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Actually, Austin, a friend of my teacher's did just that - she had a double violin case,which they said would not fit in an overhead bin, and they wanted her to put it in baggage, but she stamped her feet and shook her curls and stated unequivocally that she would go into baggage before they put her violin case in there. She won, and her case fit fine. I don't look forward to the first time I travel on a plane with my viola!

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when booking in I sling my violin case over my shoulder around to the back. I always take a case that has to be carried in baggage so I check that in early. Any hassles I've had with taking my violin on board were with cabin crew at the point of getting on the plane. If they get really difficult I tell them that's OK, I'll leave this flight and get another but how do I arrange to get my case out of baggage again? Then they decide it's probably all right for me to take it on board because to identify my case in baggage and remove it with their tight time schedules just isn't worth the cost and hassle to them.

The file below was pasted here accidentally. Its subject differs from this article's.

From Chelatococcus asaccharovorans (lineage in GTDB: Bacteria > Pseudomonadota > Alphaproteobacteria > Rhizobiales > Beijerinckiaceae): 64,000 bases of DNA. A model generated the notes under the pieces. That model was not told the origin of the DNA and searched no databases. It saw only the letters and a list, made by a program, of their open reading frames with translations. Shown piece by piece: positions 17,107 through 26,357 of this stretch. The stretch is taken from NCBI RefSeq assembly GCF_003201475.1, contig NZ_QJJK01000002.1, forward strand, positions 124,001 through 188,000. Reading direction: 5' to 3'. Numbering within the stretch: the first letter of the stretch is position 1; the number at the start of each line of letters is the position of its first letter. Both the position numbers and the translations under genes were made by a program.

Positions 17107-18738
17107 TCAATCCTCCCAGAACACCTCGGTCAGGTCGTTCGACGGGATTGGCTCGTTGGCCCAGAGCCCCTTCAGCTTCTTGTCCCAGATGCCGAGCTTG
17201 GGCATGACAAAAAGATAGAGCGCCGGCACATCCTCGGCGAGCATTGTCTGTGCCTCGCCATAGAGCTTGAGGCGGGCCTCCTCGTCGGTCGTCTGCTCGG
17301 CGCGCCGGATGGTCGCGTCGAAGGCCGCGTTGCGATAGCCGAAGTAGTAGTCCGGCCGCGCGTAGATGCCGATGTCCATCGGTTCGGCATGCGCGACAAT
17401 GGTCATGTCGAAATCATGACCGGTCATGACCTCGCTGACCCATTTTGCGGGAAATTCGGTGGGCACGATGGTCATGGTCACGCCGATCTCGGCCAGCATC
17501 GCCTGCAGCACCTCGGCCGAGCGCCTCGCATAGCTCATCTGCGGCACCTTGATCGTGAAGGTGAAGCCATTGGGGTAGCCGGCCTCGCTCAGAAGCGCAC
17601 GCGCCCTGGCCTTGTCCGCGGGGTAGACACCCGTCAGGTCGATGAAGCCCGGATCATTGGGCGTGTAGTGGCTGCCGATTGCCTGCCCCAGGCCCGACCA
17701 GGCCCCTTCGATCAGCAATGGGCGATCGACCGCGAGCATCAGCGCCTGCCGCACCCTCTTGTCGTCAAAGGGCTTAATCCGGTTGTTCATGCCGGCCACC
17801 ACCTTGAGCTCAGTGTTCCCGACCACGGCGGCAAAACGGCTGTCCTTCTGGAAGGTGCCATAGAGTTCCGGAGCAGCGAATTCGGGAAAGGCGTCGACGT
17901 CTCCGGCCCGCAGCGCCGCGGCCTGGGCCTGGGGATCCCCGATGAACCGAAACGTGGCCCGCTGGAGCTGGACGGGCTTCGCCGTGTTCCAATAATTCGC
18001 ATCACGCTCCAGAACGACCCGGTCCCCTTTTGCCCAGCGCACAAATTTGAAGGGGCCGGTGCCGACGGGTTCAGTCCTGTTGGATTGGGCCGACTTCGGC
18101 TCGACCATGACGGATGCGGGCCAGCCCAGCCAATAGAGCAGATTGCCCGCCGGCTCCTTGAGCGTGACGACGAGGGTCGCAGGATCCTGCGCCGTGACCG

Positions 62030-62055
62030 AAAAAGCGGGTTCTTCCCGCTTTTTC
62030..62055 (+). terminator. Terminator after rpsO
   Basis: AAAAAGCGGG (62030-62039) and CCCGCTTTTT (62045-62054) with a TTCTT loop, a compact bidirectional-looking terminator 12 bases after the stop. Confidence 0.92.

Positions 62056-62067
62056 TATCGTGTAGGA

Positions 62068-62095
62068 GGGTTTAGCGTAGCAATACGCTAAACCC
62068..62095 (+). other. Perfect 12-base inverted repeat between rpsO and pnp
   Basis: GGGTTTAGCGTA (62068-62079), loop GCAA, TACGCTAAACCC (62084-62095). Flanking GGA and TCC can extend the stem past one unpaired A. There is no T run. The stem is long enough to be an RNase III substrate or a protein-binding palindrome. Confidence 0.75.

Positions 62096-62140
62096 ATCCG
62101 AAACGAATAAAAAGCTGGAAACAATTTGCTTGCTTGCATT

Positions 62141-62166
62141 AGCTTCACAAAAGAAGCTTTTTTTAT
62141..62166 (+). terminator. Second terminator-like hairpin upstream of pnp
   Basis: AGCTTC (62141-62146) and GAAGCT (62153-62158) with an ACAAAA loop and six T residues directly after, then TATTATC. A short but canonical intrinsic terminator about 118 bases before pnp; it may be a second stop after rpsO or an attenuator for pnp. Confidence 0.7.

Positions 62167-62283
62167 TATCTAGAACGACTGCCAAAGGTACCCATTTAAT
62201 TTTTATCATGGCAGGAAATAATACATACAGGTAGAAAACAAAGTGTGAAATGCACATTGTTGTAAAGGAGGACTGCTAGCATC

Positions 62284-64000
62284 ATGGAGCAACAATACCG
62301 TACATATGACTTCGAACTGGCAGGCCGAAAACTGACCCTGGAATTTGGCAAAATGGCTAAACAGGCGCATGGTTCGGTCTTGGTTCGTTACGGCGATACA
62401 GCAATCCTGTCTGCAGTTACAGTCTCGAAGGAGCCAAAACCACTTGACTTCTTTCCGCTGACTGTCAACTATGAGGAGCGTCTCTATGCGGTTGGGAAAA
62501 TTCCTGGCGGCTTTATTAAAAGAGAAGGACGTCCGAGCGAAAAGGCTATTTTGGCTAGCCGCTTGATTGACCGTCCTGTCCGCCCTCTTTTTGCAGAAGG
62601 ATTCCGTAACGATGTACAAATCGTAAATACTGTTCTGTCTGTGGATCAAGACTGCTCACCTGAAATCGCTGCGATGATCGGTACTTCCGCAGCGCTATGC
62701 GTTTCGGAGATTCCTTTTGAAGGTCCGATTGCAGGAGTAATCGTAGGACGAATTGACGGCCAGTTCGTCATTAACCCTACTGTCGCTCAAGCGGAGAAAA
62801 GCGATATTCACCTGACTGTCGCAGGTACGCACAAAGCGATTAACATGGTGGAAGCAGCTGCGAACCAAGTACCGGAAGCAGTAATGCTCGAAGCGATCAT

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If I have to travel with my good violin (well over $10,000), I will make sure to take a copy of paper that states the actual value of the instrument. If those airport officials are confronted by a formal paper stating that the instrument is worth, say $100,000, they would probably think twice about mis-handling the instrument.

Chances are that I probably will never have to worry about it, since I hardly ever do air-travel(I dislike flying) and if I do, I will take my "travel" violin, which is worth much less.

T.